Potential problems with ammonium-nitrate based fertilizer had been identified following accidents involving the MV Purple Beach (2015) and MV Cheshire (2017). The recommendations arising from the investigation into the MV Cheshire casualty were presented to the Sub-Committee. In August 2017, the MV Cheshire, en-route from Norway to Thailand with a cargo of ammonium nitrate based fertilizer, suffered a decomposition event three days into the voyage. Despite taking actions to control the decomposition, the heat energy could not be dissipated, leading to a full evacuation of the crew and the loss of the entire cargo.
The issue will be further considered by CCC 6 in 2019 and the revised schedules could be included in the future IMSBC amendments (06-21).
Cargoes which may liquefy and other related phenomena
The Sub-Committee discussed amending the IMSBC Code definition of Group A (cargoes which may liquefy) to include phenomena other than liquefaction.
This follows research by the Global Bauxite Working Group, which identified a newly identified phenomenon affecting some bauxite cargoes, known as dynamic separation, which can cause instability of cargo and ship. The Sub-Committee agreed that the definition should be amended and instructed the E&T Group to further consider this issue, with the aim of incorporating related amendments in a future set of amendments to the IMSBC Code after 2019 (amendment 06-21).
IMSBC model course to be developed
The Sub-Committee agreed draft terms of reference for the development of a model course for the IMSBC Code intersessionally, with a view to its validation at CCC 6.
Interim guidelines on steel for cryogenic service agreed
The Sub-Committee agreed draft interim guidelines on the application of high manganese austenitic steel for cryogenic service, for submission to MSC 100 in December 2018 for approval. .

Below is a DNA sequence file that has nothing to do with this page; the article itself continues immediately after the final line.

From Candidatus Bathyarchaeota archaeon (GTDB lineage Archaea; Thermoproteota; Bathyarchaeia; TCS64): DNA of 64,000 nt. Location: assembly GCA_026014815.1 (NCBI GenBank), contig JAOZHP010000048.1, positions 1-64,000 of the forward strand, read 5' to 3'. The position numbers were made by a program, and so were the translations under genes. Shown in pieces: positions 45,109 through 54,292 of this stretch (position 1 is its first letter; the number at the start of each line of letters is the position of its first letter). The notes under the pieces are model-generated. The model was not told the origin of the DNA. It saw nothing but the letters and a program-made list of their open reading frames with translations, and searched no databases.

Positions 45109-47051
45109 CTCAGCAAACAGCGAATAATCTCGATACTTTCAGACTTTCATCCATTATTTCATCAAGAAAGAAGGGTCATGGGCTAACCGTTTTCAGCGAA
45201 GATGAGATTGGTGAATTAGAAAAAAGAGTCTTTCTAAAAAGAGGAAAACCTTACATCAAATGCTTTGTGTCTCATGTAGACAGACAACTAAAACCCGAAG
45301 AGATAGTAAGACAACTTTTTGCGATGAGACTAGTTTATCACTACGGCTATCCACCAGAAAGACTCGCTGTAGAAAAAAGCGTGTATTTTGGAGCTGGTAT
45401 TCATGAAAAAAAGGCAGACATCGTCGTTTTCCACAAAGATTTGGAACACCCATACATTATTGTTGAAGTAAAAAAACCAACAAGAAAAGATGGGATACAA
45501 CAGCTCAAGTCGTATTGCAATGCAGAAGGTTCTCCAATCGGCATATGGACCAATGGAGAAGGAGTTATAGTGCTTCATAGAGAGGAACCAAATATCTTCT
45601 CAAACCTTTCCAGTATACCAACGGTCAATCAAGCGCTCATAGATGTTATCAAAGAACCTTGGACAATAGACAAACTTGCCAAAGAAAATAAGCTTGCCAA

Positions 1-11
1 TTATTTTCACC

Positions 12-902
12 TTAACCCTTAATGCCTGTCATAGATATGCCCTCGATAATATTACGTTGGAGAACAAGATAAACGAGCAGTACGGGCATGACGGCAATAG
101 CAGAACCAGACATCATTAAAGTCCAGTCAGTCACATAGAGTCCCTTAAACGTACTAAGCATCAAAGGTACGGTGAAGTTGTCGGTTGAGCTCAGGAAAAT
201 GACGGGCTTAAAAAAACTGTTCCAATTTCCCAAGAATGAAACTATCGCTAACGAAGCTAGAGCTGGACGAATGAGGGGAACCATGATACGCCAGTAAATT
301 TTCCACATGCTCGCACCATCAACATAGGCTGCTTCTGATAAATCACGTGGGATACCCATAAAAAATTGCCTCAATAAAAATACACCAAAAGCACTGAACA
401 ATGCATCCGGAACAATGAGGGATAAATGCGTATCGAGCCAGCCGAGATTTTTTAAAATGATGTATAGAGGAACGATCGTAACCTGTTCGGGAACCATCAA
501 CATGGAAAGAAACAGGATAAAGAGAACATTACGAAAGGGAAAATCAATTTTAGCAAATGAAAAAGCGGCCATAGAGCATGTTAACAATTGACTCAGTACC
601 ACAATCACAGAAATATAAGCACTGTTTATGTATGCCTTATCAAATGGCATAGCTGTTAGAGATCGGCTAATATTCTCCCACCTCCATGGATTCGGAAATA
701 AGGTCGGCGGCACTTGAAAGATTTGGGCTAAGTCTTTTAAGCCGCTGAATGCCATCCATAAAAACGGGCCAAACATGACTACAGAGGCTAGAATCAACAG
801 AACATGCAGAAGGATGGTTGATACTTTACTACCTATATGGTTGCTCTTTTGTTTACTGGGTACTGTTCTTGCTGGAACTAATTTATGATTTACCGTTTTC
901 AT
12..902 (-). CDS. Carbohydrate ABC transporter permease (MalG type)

Liquefied natural gas (LNG) is cooled to very low temperatures for carriage. The interim guidelines are aimed at ensuring the safety of ships carrying or fuelled by LNG, by specifying the requirements for the utilization of high manganese austenitic steel in the design and fabrication of cargo and fuel tanks complying with the International Gas Carrier (IGC) and IGF Codes.
Austenitic steels, known to resist corrosion, are non-magnetic stainless steels that contain high levels of chromium and nickel and low levels of carbon.
The Sub-Committee also approved draft amendments to the IGC and IGF Codes concerning tensile tests for materials other than aluminium alloys, with a view to approval and subsequent adoption by the MSC.
A correspondence group was re-established to look at the procedure for considering and approving alternative metallic material for cryogenic service in the IGC and IGF Codes; and gather and evaluate information and data on any practical experience gained with design and production when using high manganese austenitic steel for cryogenic service. The group will report back to CCC 6.
Unified interpretations of IGF and IGC Codes
The Sub-Committee agreed, for approval by MSC, draft unified interpretations of the IGF and IGC Codes related to the categorization of gas admission valves at dual fuel engines and gas engines (section 12.4 of part A-1 of the IGF Code).
The Sub-Committee discussed potential draft amendments to the Code of Safe Practice for Cargo Stowage and Securing (CSS Code) related to weather-dependent lashing, aimed at ensuring the highest level of cargo securing, taking into account expected weather and other factors. The amendments would concern chapter 13 of the CSS Code, related to Methods to assess the efficiency of securing arrangements for non-standardized cargo.
It was agreed, following discussion in a working group, that further detailed consideration of the matter was needed since the proposed amendments could have consequential implications for other cargo-related IMO instruments. A correspondence group was established to further consider the reduction curve for basic accelerations due to significant wave height regarding weather-dependent lashing; further consider draft amendments to annex 13 to the CSS Code; identify cargo-related IMO instruments, if any, which might be impacted; and submit a report to CCC 6.